What else needs to be done to improve Ease-of-Doing-Business ranking? Centre yet to respond to Kerala's query

Sabu Jacob
Kitex Group CMD Sabu Jacob (left) has said that he will not invest anymore in Kerala. Photo: IANS

Kochi: The controversy over the Kitex Group's decision to back off from a proposed Rs 3,500-crore project in Kerala has rekindled a debate on the business atmosphere in the state. Talks over Kerala's abysmal rank on the ease-of-doing-business index has resurfaced with the Kitex row.

Kerala was ranked 28th in the central government's ease-of-doing-business ranking that came out last year. Disappointed to find it at the bottom of the list, the State had sought a clarification on the criteria adopted for assigning scores and ranks. Almost a year has passed since the state government raised its apprehensions, but the Centre is yet to reply.

Ease-of-Doing-Business (EODB) is a joint initiative by the Department for Promotion of Industry and Internal Trade (DPIIT) and the World Bank to improve the overall business environment in the states.

“Letters were sent to the Centre from the offices of the chief minister and the industries minister. We have not received any replies yet,” a top official in the state industries department told Onmanorama. He said apart from seeking a clarity on the criteria of ranking, the state government had also sought the details of the areas in which it scored less so that it could fill the gaps before the next ranking. The next ranking is likely to be published by early September.

“It is imperative to know what went wrong on the State's part in the feedback survey or implementation of the reforms. Then only we would be able to correct them in the subsequent exercises and move to better ranking and ensure better services to the entrepreneurs,” the official said.

The low-ranking has caused serious concerns as, according to officials, Kerala had put in place a string of progressive, investor-friendly measures between 2016 and 2018. It was even felt that Kerala had implemented over 80 percent of the missions laid down under the State Business Reform Action Plan, 2019, including pre-establishment approvals. Kerala government had drawn up and proactively implemented a slew of innovative measures during this period to make the State industry-friendly.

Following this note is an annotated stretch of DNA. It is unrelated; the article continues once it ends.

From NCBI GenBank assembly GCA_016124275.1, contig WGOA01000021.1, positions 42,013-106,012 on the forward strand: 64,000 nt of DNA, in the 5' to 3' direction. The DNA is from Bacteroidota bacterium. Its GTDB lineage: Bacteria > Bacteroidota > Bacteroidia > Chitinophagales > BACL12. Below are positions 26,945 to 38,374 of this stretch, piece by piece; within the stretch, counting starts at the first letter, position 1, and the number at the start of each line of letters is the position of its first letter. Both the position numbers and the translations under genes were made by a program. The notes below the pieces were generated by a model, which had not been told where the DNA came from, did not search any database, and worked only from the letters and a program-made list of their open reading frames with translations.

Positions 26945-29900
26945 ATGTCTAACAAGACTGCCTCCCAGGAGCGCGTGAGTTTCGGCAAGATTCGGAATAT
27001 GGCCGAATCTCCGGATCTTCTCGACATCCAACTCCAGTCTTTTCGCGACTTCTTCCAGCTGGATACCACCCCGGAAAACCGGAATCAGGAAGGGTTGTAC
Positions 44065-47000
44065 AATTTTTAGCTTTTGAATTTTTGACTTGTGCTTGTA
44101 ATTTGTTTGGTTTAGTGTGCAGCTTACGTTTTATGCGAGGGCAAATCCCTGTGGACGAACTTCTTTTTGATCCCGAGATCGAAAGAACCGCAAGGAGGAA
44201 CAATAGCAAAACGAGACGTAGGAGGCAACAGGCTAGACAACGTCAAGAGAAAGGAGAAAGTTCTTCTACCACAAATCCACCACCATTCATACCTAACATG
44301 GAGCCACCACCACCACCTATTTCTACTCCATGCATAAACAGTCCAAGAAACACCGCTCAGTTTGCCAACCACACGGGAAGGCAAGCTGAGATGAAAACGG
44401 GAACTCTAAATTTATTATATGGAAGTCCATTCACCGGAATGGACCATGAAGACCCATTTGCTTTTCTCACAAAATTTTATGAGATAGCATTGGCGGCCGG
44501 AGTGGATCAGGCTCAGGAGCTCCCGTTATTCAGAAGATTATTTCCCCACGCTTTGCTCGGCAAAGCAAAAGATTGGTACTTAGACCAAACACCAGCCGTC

Some of the major steps taken by the government included announcement of an investor-friendly industrial policy. As many as seven acts have been amended to bring in the comprehensive Kerala Investment Promotion and Facilitation Act, 2018, which has made the investment process fast and transparent.

Kerala assembly
The state government, is expecting to improve its rank in the upcoming grading. Photo: IANS

Other reform-oriented initiatives included the enactment of Kerala Micro Small Medium Enterprises Facilitation Act, 2019 that has considerably eased the investment procedures, including pollution control clearances.

Kerala State Single Window Clearance Board and Industrial Township Area Development Act was a decisive step forward that fast-tracked the investment process across the sectors.

The state has also launched the Invest Kerala portal and Kerala Single Window Interface for Fast and Transparent Clearance (K-Swift).

An industries department official had said in 2018 that the DPIIT had published details of the scores each state had achieved in various areas.

The state government, is expecting to improve its rank in the upcoming grading.

Kerala, for instance, had completed the 'Ease-of-Doing-Business' reforms stipulated by the the Department of Expenditure, Ministry of Finance, in January this year itself. This was also why Kerala, along with 11 other states, had become eligible to borrow an additional Rs 2,373 crore from the open market.

The state has also submitted the details of the beneficiaries of the reforms to the Centre, which is mandatory as part of the ranking exercise. The DPIIT will now pick some beneficiaries randomly and contact them to get their feedback about the government's services. The implementation of the reforms stipulated by the central government and the feedback survey play a crucial role in the ranking.

Ahead of the Centre's feedback survey, the state government is conducting a similar exercise. “We have already contacted over 26,000 beneficiaries through our call centres. This exercise is meant to get a feedback from the beneficiaries on the implementation of the reforms at the ground level. Along with that, we also sensitise the beneficiaries about the central government's feedback survey and tell them to expect a call from the Centre,” the official said.

“The DPIIT must be contacting the beneficiaries through call centres and some people refuse to attend such calls. If one doesn't respond to the call even after a couple of attempts, they are unlikely to contact that person again. Even that could affect our chances in the ranking,” the official said.

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